Five Things to Know about the EEOC’s New Rules on Employer Wellness Programs

Employers are increasingly offering wellness programs to their employees as part of their benefits package. These practices are already facing legal challenges. In 2015, the EEOC filed a lawsuit in federal court in Wisconsin (EEOC v. Flambeau, Inc.), alleging the employer’s wellness program was discriminatory under the ADA. On December 31, 2015, the federal District Court issued a decision finding the wellness program did not violate the ADA. Though this one ruling is favorable to employers, it is just one decision and the EEOC is appealing it. With the EEOC’s increasing scrutiny on corporate business programs, here are five things employers should know about the EEOC’s new rules released on May 16, 2016.

ADA and GINA Regulate Employer Wellness Plans

Title I of the American with Disabilities Act (ADA) prohibits employers from discriminating against employees on the basis of a disability and generally restricts employers from obtaining and using medical information from applicants and employees. Similarly, Title II of the Genetic Information Nondiscrimination Act (GINA) prohibits covered employers from using genetic information in making employment decisions and limits employers from obtaining and disclosing genetic information about applicants or employees. However, both the ADA and GINA allow employers to obtain health-related information from employees or their family members and perform medical examinations as part of a voluntary wellness program.

Must be Voluntary

Employer wellness programs must be voluntary. Employers’ failure to make their wellness programs voluntary may violate the ADA. The EEOC’s fact sheet published in conjunction with its final rule says participation is voluntary only if: 

  • The employer does not require participation;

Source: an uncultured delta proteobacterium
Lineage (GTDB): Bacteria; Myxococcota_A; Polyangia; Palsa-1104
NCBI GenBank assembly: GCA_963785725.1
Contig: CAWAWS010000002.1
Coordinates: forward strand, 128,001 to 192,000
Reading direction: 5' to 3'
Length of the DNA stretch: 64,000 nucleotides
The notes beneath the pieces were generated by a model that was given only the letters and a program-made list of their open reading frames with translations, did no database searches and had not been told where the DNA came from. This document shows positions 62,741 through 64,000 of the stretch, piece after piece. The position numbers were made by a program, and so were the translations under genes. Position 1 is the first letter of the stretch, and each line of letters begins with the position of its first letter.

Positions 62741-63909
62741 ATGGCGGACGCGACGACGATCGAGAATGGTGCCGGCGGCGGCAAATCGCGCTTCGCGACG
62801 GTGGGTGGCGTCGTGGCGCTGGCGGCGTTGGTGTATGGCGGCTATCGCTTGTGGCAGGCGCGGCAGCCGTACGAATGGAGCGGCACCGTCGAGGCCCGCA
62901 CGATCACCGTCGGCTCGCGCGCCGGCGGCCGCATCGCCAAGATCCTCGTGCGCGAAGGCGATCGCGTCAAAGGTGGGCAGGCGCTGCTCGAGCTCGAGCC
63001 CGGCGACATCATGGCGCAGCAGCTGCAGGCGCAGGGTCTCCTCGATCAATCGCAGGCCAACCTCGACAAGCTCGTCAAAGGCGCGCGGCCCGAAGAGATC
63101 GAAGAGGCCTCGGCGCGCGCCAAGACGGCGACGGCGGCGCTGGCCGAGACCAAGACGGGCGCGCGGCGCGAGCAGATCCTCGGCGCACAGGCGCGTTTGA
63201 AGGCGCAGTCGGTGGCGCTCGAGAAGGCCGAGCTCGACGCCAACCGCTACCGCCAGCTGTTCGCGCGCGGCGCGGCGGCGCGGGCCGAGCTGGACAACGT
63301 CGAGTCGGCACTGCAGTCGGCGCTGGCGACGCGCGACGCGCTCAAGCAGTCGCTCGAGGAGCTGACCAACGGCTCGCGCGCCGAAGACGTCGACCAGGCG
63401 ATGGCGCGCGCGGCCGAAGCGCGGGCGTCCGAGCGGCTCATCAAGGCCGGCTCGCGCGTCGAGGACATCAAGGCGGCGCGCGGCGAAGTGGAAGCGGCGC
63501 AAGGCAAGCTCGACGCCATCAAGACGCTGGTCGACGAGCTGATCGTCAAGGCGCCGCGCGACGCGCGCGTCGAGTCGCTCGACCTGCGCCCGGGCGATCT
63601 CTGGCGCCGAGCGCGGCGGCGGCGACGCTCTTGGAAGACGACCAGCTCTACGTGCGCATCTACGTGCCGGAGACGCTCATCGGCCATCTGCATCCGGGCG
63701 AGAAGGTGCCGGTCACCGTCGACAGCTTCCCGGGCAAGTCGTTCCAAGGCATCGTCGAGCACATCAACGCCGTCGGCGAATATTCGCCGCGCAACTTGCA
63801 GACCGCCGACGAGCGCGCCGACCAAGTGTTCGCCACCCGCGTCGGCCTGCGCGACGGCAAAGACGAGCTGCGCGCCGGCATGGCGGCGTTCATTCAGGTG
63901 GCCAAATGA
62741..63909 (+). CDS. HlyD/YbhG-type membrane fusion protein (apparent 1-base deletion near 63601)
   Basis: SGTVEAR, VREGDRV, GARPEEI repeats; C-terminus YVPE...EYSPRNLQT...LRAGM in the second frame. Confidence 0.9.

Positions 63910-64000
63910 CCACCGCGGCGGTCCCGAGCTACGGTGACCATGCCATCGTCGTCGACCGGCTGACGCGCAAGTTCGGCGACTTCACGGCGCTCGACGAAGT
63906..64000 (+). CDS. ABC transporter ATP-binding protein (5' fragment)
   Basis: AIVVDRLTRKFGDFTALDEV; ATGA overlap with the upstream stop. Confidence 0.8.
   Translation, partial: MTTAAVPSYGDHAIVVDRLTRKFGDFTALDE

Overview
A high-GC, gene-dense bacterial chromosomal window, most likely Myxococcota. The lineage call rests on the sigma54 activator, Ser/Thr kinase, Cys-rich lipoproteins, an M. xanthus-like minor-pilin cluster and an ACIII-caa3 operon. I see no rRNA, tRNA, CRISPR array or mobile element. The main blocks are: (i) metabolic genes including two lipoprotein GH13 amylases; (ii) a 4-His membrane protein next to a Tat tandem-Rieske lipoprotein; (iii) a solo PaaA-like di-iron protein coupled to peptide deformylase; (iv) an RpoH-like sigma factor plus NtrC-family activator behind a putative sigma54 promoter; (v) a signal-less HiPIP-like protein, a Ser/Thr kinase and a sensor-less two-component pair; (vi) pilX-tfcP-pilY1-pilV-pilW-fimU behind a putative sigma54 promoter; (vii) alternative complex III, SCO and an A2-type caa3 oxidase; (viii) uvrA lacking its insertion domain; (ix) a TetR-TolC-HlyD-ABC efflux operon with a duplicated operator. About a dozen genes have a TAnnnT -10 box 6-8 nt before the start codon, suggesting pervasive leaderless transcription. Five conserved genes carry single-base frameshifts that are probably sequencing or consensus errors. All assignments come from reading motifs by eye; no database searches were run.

• The employer does not deny access to health insurance or benefits to an employee who does not participate;
  • The employer does not retaliate against, interfere with, coerce, intimidate, or threaten any employee who does not participate or fails to achieve certain health outcomes;
  • The employer must provide notice to all employees that explains the medical information that will be obtained, how it will be used, who will receive it, and the restrictions on disclosure; and
  • The employer must comply with the incentive limits.

Limits on Financial Incentives

Under the ADA rule, for wellness programs that are part of a group health plan, employers may offer a maximum incentive of 30% of the total cost of self-only coverage to provide information on the employee’s health and participate in medical examinations.

The GINA rules has similar limits; it allows up to 30% of the total cost of self-only coverage for an employee or an employee’s spouse to provide information about their health status.

Both rules provide wellness programs must be “reasonably designated to promote health or prevent disease.” That means the EEOC may scrutinize the programs to ensure employers are not using the programs to impermissibly collect health-related information or allocating health insurance costs to employees. 


The ADA requires employers to make all wellness programs available to all employees and to provide reasonable accommodations to employees with disabilities, unless the employer can show “undue hardship.” But, the EEOC’s rule does not define undue hardship. The accommodations need to “enable employees with disabilities to earn whatever financial incentive the employer offers” for participation in the wellness plan. 


In addition to the existing EEOC ADA regulations on confidentiality, the new rule contains three more requirements:

  • An employer may only receive information collected by a wellness program in aggregate form that does not disclose, and is not reasonably likely to disclose, the individual’s specific identity, except then the data is necessary to administer a health plan.
  • The employer must provide notice to all participating employees that explains the medical information that will be obtained, how it will be used, who will receive it, the restrictions on disclosure, and how it will be kept confidential.
  • An employer may not require an employee to agree to sale, exchange, transfer, or other disclosure of medical information or to waive confidentiality protections in exchange for an incentive or as a condition for participating in a wellness program, except as allowed by the ADA to perform specific activities related to the wellness program.

GINA already requires statutory notice and consent provisions, and the EEOC did not add any new confidentiality requirements in the GINA final rule.

The EEOC is scrutinizing employer wellness programs and unless they are well versed in the EEOC’s new rules, employers with existing wellness program or who are considering implementing one may be subject to the EEOC’s scrutiny. Thus, we encourage employers to anticipate and prevent legal problems with wellness programs by familiarizing themselves with the EEOC’s new rules. 

For more information contact Cesar Juarez at or the Goosmann Law Firm.

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